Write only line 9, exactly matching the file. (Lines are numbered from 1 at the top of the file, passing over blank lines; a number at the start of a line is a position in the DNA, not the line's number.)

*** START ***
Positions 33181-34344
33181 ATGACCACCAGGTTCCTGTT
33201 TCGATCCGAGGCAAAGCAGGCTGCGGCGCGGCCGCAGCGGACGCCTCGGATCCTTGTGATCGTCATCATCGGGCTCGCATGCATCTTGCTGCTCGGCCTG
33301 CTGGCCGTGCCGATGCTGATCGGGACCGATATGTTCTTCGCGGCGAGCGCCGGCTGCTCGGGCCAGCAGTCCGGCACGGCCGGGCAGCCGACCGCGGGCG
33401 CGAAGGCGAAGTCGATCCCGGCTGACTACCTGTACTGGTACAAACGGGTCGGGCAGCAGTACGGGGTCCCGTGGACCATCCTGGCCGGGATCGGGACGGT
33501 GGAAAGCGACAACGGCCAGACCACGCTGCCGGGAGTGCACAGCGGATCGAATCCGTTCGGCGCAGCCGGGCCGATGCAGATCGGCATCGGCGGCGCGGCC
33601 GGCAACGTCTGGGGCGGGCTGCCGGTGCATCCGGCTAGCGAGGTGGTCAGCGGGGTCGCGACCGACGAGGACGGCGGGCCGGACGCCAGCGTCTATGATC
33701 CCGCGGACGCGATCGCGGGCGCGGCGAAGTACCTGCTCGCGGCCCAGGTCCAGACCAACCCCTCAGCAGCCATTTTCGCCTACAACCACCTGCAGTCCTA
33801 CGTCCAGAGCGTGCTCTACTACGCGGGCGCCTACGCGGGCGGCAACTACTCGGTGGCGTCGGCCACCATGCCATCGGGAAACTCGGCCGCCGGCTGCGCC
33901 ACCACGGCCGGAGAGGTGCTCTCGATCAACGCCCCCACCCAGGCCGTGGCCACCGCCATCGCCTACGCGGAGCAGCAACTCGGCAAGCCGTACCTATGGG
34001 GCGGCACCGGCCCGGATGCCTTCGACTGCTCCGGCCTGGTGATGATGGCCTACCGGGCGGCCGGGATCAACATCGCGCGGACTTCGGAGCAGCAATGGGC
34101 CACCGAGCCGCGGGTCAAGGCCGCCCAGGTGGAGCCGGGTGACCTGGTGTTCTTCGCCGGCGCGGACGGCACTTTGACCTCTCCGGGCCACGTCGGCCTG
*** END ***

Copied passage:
33801 CGTCCAGAGCGTGCTCTACTACGCGGGCGCCTACGCGGGCGGCAACTACTCGGTGGCGTCGGCCACCATGCCATCGGGAAACTCGGCCGCCGGCTGCGCC